Having our own opinions isn’t wrong, as a matter of fact, it’s a good thing and a testament to the creativity of our Creator. He made us each different with different longings, different ideas, and different ways of seeing things. Wouldn’t it be a boring world if we all had the same thoughts on every topic? If we all had the same hopes and dreams?

So this year, in addition to our regular New Year’s resolutions, what if we made it a goal to be kinder? Here are 11 ways to do just that.

  • Give people the benefit of the doubt.
  • Offer a genuine smile. Smiling not only benefits others, but also, according to Benefits Bridge, benefits you by improving your mood, enhancing your immune system, and reducing blood pressure.
  • Offer ample appreciation and encouragement.
  • See a need and fill it.
  • Dedicate yourself to praying for others often, even your enemies. (Matthew 5:44).
  • Be generous with forgiveness. (Matthew 18:21-22)
  • Offer grace, especially when it’s undeserved.
  • Be humble and put others first.
  • Agree to disagree, and do so with respect.
  • Be honest.
  • And most importantly, tell someone about Jesus and make an eternal impact in their lives.

We don’t have to align ourselves with a culture that is harsh, angry, and divided. We can choose to be kind and gracious, even to those with whom we strongly disagree.

May this year’s New Year’s Resolution be one of kindness.

Other posts on this blog you may enjoy:

The importance of respectful disagreement

13 verses to comfort the weary soul

6 ways to stick with homeschooling when you want to give up

6 ways to encourage other moms

20 upbeat songs to encourage you

58 fun activities for kids of all ages

5 ways to be happier

5 ways to start your day off right

Movie Monday: Hailey Dean 3-film collection

what to stock up on this winter

13 verses to comfort the weary soul

Every person you see, whether the grandma at the grocery store, the elderly man at the doctor’s office, the young couple at the restaurant, or the teenager on the bike path – everyone has a struggle. Even if it’s not visible from the pasted smile they offer as you pass.

This year especially has promoted a deep sense of weariness, a fatigue and longstanding exhaustion that leaves our souls longing for comfort. For peace. For relief from the burdens that weigh heavily upon us.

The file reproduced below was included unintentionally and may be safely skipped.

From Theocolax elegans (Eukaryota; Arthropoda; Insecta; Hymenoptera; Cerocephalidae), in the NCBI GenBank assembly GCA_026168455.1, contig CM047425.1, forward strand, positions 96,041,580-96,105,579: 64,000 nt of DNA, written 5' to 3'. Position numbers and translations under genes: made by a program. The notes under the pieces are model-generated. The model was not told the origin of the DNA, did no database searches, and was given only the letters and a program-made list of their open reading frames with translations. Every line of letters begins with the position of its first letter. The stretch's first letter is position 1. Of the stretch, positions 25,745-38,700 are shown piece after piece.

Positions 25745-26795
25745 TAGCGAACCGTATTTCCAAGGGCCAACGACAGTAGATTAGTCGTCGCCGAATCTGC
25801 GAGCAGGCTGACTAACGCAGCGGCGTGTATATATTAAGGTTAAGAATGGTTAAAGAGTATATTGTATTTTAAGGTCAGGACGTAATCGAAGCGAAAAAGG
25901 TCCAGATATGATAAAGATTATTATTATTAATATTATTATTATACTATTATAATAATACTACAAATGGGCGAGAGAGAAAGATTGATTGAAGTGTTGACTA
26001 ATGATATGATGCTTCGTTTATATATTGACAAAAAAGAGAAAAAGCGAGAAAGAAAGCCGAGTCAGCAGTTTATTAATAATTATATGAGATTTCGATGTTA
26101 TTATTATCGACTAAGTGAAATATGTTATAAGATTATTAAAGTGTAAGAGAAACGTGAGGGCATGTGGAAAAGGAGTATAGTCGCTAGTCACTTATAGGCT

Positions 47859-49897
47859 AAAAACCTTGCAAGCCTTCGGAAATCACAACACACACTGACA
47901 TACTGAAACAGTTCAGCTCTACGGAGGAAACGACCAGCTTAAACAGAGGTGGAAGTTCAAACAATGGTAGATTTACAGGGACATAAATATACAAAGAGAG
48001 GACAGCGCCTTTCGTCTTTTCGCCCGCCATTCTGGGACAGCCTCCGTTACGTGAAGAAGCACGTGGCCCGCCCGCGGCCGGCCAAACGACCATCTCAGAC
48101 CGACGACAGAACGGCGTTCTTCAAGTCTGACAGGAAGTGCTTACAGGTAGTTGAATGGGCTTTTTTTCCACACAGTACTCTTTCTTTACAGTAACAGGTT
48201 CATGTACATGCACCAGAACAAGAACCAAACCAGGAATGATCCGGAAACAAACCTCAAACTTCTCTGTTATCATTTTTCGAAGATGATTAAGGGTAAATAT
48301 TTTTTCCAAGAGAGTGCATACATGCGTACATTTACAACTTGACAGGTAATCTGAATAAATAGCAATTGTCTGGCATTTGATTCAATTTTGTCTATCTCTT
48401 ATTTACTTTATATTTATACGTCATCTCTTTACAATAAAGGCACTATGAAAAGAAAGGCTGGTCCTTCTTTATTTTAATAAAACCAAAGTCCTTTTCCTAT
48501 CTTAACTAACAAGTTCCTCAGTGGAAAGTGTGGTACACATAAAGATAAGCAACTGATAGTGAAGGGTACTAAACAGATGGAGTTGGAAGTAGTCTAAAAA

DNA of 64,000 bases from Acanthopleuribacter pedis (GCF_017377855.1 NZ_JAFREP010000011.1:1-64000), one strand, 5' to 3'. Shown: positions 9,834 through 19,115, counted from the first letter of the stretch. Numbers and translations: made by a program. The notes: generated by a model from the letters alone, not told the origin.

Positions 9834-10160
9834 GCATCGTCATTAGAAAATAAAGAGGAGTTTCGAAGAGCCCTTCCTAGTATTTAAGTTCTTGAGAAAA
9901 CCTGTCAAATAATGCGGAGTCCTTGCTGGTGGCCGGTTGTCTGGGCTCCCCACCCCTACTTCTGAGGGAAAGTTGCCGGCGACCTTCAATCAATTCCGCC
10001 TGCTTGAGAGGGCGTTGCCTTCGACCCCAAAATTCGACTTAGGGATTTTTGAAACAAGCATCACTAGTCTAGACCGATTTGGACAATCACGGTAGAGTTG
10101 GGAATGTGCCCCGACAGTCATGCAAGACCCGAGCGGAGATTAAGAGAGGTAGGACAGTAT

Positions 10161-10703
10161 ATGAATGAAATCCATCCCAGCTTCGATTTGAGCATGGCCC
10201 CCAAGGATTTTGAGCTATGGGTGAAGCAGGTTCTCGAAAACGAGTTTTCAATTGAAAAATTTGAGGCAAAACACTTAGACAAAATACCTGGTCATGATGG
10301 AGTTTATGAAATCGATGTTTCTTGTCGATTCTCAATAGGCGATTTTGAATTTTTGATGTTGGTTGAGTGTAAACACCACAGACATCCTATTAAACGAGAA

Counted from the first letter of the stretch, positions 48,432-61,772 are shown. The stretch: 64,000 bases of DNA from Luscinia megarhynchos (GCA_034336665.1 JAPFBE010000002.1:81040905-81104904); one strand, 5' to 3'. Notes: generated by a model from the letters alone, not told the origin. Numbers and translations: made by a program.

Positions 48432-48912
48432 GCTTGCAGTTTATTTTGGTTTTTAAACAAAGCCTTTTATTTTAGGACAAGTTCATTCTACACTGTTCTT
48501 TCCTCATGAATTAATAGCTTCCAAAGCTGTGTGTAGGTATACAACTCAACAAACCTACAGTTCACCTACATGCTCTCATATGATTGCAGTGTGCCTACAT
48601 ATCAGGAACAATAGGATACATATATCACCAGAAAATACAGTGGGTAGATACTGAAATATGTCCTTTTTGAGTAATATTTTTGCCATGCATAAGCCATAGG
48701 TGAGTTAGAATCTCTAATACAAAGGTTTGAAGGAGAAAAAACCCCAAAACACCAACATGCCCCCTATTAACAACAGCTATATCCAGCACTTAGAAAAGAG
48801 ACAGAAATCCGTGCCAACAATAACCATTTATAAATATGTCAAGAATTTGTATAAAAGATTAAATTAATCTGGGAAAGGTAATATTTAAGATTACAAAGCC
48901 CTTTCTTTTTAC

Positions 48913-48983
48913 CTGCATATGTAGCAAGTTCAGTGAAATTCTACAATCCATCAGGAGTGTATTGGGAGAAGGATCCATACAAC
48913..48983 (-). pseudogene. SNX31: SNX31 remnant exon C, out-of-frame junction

But there is a cure for that weariness. A cure for that burden that bows our shoulders and tempts us to forget the One who can offer that cure.

God’s love is most importantly revealed through His Son’s sacrifice on the Cross so we could have eternal life. His promises are written within the pages of His Word. He knew we would be weary travelers through this life and He offers us this hope and reassures us that we can have peace in Him and that we never walk alone.

Below are 13 verses to comfort the weary soul.

Other posts on this blog that may interest you:

the importance of living out your faith

thankful for the small things

10 ways to help your kids choose good role models

11 verses about God’s unfailing love

the great toilet paper caper

5 ways to jumpstart your writing project

4 ways to reconnect with your spouse

mom-approved movies listing

Thankful for the small things…

It’s hard to believe Thanksgiving is upon us. Christians everywhere will be giving thanks to the Lord for His goodness, His protection, and His Sacrifice on the Cross so we could have eternal life.

Psalm 107 1

As I reflect on the past year, I think of the many things I am grateful for – Jesus Christ as my Savior, my husband, my daughters, extended family, friends, health, home, and employment. Sometimes, though, we only think of the “big” things we are thankful for like those things I mentioned above.